Best-selling journalist Antony Loewenstein trav­els across Afghanistan, Pakistan, Haiti, Papua New Guinea, the United States, Britain, Greece, and Australia to witness the reality of disaster capitalism. He discovers how companies such as G4S, Serco, and Halliburton cash in on or­ganized misery in a hidden world of privatized detention centers, militarized private security, aid profiteering, and destructive mining.

Disaster has become big business. Talking to immigrants stuck in limbo in Britain or visiting immigration centers in America, Loewenstein maps the secret networks formed to help cor­porations bleed what profits they can from economic crisis. He debates with Western contractors in Afghanistan, meets the locals in post-earthquake Haiti, and in Greece finds a country at the mercy of vulture profiteers. In Papua New Guinea, he sees a local commu­nity forced to rebel against predatory resource companies and NGOs.

What emerges through Loewenstein’s re­porting is a dark history of multinational corpo­rations that, with the aid of media and political elites, have grown more powerful than national governments. In the twenty-first century, the vulnerable have become the world’s most valu­able commodity. Disaster Capitalism is published by Verso in 2015 and in paperback in January 2017.

Profits_of_doom_cover_350Vulture capitalism has seen the corporation become more powerful than the state, and yet its work is often done by stealth, supported by political and media elites. The result is privatised wars and outsourced detention centres, mining companies pillaging precious land in developing countries and struggling nations invaded by NGOs and the corporate dollar. Best-selling journalist Antony Loewenstein travels to Afghanistan, Pakistan, Haiti, Papua New Guinea and across Australia to witness the reality of this largely hidden world of privatised detention centres, outsourced aid, destructive resource wars and militarized private security. Who is involved and why? Can it be stopped? What are the alternatives in a globalised world? Profits of Doom, published in 2013 and released in an updated edition in 2014, challenges the fundamentals of our unsustainable way of life and the money-making imperatives driving it. It is released in an updated edition in 2014.
forgodssakecover Four Australian thinkers come together to ask and answer the big questions, such as: What is the nature of the universe? Doesn't religion cause most of the conflict in the world? And Where do we find hope?   We are introduced to different belief systems – Judaism, Christianity, Islam – and to the argument that atheism, like organised religion, has its own compelling logic. And we gain insight into the life events that led each author to their current position.   Jane Caro flirted briefly with spiritual belief, inspired by 19th century literary heroines such as Elizabeth Gaskell and the Bronte sisters. Antony Loewenstein is proudly culturally, yet unconventionally, Jewish. Simon Smart is firmly and resolutely a Christian, but one who has had some of his most profound spiritual moments while surfing. Rachel Woodlock grew up in the alternative embrace of Baha'i belief but became entranced by its older parent religion, Islam.   Provocative, informative and passionately argued, For God's Sakepublished in 2013, encourages us to accept religious differences, but to also challenge more vigorously the beliefs that create discord.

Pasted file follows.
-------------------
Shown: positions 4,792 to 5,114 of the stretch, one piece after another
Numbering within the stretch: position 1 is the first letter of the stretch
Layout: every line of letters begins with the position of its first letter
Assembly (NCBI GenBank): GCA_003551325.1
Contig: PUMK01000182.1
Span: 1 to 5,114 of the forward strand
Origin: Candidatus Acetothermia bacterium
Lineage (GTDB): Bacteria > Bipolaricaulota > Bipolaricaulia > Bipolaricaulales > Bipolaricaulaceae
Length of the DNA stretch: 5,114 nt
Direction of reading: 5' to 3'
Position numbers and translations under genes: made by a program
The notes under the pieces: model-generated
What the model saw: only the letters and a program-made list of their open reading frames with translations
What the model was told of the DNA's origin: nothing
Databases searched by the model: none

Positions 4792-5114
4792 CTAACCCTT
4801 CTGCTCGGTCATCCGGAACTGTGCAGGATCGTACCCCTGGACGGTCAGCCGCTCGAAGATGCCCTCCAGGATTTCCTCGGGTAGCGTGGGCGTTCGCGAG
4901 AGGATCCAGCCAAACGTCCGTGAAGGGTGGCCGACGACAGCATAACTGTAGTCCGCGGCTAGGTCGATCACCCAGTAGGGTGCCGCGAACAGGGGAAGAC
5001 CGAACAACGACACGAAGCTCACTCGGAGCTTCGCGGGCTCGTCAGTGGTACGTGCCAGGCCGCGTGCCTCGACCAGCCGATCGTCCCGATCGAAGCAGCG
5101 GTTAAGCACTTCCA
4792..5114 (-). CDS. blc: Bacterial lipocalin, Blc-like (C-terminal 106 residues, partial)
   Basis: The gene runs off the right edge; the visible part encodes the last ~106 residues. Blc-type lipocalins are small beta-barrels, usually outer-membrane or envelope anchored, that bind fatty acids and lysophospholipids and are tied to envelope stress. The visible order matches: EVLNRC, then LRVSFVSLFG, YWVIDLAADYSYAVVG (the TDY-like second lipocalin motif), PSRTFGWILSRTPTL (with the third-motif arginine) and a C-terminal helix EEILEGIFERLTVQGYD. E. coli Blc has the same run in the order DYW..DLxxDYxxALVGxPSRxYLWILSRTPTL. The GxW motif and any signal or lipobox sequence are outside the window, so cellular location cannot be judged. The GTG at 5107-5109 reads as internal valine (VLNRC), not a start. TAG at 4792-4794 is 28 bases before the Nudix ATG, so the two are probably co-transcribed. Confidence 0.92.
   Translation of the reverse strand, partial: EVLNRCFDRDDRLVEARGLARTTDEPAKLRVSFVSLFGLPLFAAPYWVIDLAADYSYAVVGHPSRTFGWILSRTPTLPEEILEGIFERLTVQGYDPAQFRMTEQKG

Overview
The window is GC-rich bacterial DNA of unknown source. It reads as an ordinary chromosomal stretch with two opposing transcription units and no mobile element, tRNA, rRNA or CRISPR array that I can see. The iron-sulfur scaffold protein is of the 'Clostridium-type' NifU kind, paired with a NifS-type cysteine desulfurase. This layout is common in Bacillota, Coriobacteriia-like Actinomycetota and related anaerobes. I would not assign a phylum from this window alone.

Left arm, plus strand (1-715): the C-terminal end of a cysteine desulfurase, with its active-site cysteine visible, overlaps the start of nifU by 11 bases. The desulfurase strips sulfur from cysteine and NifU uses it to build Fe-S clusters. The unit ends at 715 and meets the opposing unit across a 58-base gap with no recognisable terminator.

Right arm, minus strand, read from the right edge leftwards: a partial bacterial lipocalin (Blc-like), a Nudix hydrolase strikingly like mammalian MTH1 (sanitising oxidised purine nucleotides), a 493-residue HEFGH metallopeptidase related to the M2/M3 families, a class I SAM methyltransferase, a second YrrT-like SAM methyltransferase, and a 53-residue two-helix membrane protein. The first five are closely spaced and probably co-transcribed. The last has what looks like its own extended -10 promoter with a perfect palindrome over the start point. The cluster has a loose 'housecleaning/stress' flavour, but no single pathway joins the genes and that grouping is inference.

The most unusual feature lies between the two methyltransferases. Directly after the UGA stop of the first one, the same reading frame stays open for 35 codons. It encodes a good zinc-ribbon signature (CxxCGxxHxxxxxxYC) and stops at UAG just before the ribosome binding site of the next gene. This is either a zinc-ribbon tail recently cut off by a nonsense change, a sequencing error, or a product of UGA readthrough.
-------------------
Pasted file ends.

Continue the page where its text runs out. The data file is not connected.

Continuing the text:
After Zionism, published in 2012 and 2013 with co-editor Ahmed Moor, brings together some of the world s leading thinkers on the Middle East question to dissect the century-long conflict between Zionism and the Palestinians, and to explore possible forms of a one-state solution. Time has run out for the two-state solution because of the unending and permanent Jewish colonization of Palestinian land. Although deep mistrust exists on both sides of the conflict, growing numbers of Palestinians and Israelis, Jews and Arabs are working together to forge a different, unified future. Progressive and realist ideas are at last gaining a foothold in the discourse, while those influenced by the colonial era have been discredited or abandoned. Whatever the political solution may be, Palestinian and Israeli lives are intertwined, enmeshed, irrevocably. This daring and timely collection includes essays by Omar Barghouti, Jonathan Cook, Joseph Dana, Jeremiah Haber, Jeff Halper, Ghada Karmi, Antony Loewenstein, Saree Makdisi, John Mearsheimer, Ahmed Moor, Ilan Pappe, Sara Roy and Phil Weiss.